This season is given to us by the Church not as some sort of 'second division' encounter with God. If we choose to attend Eucharist only for the high days and holidays, then we will miss out on so much: life is made up of the highs and the lows. It is the Salesian way to discover the blessedness of God in the ordinary. Don Bosco discouraged his students from following extreme forms of penance, for example: growing children need food and nutrition that will help them grow. Christianity is a faith of joy, not misery—yet we know those Catholics that seem to revel with in making their lives a pilgrimage of self-mortification, usually drawing others into their festival of pain.

Today is a reminder of the sacredness of the ordinary. The contemplative dimension of Maria Dominica Mazzarello offers an important aspect to Salesian spirituality: it was so simple as she saw God in the ordinary—"Every stitch be an act of Love for God!", she was able to proclaim. Let every stitch be an act of Love in the mundane daily work that we do. It is not the fat salary that you bring home to the family at the end of the day, that will create a happy home, but the spirit of sacrifice that you share as a family that makes the happy home—a sharing in the good and bad times; a sharing in the ordinary everyday experiences that make up our lives and will create a happy home. Like Don Bosco, Mother Mazzarello shared a poor, but happy family life rooted in those chores of cooking, cleaning and sewing that went beyond the ordinary and became redemptive—the power of Creation and Incarnation.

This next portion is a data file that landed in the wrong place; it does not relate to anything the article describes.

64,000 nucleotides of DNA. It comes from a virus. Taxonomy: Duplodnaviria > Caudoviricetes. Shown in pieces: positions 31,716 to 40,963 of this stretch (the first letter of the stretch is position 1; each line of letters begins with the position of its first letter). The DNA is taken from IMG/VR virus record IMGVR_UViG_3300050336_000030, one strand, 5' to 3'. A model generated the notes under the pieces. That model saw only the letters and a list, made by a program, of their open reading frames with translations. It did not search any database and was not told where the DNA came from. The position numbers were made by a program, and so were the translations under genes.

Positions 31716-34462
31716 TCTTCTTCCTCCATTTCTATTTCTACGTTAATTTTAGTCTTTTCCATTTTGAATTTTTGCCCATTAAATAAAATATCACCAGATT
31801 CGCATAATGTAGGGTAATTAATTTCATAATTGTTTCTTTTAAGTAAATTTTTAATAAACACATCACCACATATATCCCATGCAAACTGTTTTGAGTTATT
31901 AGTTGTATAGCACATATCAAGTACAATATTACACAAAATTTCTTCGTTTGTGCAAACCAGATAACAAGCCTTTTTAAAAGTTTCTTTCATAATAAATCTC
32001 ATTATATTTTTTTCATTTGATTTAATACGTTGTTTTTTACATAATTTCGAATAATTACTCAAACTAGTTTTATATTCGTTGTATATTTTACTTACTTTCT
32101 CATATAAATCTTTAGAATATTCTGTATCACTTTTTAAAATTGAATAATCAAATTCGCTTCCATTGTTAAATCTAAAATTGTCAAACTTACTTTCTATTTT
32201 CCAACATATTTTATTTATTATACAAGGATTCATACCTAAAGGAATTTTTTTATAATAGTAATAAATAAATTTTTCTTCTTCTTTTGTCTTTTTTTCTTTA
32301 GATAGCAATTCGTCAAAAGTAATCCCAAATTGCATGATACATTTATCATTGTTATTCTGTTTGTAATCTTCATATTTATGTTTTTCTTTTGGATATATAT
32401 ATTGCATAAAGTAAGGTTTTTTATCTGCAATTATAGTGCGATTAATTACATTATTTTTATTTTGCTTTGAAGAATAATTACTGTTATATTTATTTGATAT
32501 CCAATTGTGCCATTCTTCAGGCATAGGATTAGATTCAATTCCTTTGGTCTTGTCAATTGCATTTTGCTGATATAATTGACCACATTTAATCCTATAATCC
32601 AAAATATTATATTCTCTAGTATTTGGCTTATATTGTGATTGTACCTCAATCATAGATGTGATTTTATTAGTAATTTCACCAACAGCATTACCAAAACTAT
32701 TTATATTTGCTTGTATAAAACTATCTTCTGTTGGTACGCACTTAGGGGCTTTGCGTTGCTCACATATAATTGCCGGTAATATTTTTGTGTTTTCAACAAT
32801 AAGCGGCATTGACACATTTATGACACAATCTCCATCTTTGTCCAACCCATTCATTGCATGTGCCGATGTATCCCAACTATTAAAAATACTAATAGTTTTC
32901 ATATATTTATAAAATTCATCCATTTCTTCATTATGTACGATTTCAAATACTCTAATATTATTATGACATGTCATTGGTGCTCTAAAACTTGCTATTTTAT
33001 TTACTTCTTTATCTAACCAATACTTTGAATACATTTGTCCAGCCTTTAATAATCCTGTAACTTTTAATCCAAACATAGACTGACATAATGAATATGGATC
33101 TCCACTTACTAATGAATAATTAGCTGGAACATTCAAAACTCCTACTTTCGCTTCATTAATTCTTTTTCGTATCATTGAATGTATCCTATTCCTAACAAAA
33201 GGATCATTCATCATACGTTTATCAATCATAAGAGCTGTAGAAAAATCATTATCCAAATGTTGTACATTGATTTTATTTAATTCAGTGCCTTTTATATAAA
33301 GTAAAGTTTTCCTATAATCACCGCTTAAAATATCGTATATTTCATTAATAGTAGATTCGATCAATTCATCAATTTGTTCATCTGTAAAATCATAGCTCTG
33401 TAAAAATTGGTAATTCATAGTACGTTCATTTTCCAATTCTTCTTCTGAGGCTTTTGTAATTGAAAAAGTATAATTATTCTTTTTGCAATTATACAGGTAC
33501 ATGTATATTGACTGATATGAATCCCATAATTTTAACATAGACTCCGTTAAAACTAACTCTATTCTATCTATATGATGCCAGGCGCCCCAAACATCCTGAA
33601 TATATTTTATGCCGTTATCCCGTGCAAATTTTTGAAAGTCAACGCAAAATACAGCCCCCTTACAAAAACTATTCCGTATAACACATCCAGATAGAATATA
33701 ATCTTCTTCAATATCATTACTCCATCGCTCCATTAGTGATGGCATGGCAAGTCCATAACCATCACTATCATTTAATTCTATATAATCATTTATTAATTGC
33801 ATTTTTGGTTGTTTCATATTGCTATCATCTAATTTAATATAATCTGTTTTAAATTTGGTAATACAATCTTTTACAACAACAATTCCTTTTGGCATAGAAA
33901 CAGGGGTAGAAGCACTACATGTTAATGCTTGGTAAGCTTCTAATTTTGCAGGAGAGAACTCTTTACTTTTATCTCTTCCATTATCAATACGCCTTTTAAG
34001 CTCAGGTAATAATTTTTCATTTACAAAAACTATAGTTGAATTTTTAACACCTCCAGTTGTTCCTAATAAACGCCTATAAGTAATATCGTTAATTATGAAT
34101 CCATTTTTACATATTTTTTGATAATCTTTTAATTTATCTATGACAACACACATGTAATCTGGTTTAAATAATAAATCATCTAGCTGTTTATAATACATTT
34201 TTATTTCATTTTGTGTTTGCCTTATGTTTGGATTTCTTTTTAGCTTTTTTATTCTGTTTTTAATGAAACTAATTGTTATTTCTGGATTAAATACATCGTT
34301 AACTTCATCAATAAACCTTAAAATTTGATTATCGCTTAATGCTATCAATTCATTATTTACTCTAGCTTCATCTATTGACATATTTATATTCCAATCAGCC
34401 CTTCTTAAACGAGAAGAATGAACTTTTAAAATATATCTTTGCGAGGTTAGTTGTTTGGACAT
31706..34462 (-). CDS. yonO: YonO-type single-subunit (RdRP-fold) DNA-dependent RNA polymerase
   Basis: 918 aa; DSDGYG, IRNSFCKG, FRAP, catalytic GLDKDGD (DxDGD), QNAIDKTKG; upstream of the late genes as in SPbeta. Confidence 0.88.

Ordinary time does not mean half measures. God deserves the best. In the Salesian way, we say, "Do ordinary things in an extraordinary way," because we do it for God. St Peter tells us: